What does Flushing Town Hall mean to you?

When we performed at Flushing Town Hall last year, we were so impressed and thrilled by how much this beautiful space felt so open and available to the entire local community and felt so lucky to be part of the fabric of this organization.

What is on the horizon for you?

When we arrive at Flushing Town Hall, we will have just returned from a pretty big driving tour—-Boston to Detroit to St. Paul, MN to Morristown, NJ!  In August we head up to Maine for a week (which is combo tour / vacation!).

We are also working on a new show for families that we hope will premiere in 2018.  We began development last year and just returned from a residency at Eugene O’Neill Theater Center’s National Puppetry Conference where we explored some of our central themes and tested ideas on fresh audiences.  We’ll continue working on it at a residency at The Yard, on Martha’s Vineyard in July and then in Boston after that.  Themes, visuals, and sounds are Top Secret so stay tuned!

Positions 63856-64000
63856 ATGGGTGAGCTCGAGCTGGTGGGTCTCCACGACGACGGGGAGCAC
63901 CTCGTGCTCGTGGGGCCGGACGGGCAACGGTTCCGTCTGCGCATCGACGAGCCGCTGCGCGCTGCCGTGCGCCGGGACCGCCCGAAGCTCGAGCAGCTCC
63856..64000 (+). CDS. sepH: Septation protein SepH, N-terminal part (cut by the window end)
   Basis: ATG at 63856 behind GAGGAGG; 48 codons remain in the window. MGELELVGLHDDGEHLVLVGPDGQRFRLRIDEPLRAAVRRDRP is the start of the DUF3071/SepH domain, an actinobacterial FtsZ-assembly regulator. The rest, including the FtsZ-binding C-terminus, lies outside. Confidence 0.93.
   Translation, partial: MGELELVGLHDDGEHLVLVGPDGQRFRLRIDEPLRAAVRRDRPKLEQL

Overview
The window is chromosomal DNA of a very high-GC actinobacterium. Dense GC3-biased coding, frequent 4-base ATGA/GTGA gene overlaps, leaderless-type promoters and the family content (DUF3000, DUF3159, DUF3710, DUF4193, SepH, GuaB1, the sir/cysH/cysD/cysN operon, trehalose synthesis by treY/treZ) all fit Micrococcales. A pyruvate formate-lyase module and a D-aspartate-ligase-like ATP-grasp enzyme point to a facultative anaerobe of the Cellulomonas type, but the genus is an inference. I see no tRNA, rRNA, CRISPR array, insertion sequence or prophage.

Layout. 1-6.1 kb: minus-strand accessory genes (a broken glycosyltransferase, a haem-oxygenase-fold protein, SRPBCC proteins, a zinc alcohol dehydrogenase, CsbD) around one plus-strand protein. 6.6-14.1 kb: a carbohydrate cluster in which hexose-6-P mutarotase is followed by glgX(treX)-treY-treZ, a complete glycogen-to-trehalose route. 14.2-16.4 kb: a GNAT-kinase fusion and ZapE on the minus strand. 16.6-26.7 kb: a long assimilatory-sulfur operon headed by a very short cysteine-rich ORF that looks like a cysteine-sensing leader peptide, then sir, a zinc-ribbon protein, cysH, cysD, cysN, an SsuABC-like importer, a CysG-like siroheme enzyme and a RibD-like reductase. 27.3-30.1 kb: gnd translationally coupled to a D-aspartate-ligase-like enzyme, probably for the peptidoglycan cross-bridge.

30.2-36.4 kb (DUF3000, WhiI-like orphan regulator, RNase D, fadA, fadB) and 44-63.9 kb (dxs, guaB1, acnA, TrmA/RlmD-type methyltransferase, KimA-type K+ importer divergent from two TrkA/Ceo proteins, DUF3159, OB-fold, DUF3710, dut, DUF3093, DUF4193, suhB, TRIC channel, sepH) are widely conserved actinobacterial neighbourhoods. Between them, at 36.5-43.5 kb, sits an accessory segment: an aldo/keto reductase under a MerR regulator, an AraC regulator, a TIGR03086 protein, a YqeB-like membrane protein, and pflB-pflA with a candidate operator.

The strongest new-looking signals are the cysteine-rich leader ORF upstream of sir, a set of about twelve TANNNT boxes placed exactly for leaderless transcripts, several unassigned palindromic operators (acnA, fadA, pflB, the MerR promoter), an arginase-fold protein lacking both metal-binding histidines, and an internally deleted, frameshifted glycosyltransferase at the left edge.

(You can read more about Bonnie is this wonderful NY Times article, too!), and you can find her on Facebook, Twitter, and Instagram, too! And you can check out a preview of the show below!


Draw live, nude models at Flushing Town Hall this summer!

Mixed media artist Steve Palermo has been a Teaching Artist at Flushing Town Hall since 2012, and at the Poppenhusen Institute since 2013. In addition to creating and facilitating mixed media and painting workshops for young people, adult groups, and senior centers, he has been requested to assist other teaching artists at Flushing Town Hall for the past several years.

This summer, Steve will be leading two Figure Drawing workshops with live, nude models. Bring your sketch pad with your favorite drawing medium. Each artist will have the opportunity to hone their skills with a series of quick and long poses while listening to music in a relaxing non-judgmental environment.

(Refreshments and snacks are available to get your creative juices flowing. Age Requirement: 20 and over. You can reserve your spot on July 10 here or on August 14 here.)

What can participants expect to experience?

This is a first for Flushing Town Hall as far as I know… The two drawing sessions will give the participant the opportunity to draw from a live nude model. The first session on July 10th there will be a male model, and the second, on August 14th there will be a female model. The model will start with quick gesture poses to allow the participant to limber up and free themselves from any apprehensions and then the model will take longer poses. If their confidence is still amiss there will be music played during the session and refreshments at the concession table to help them relax.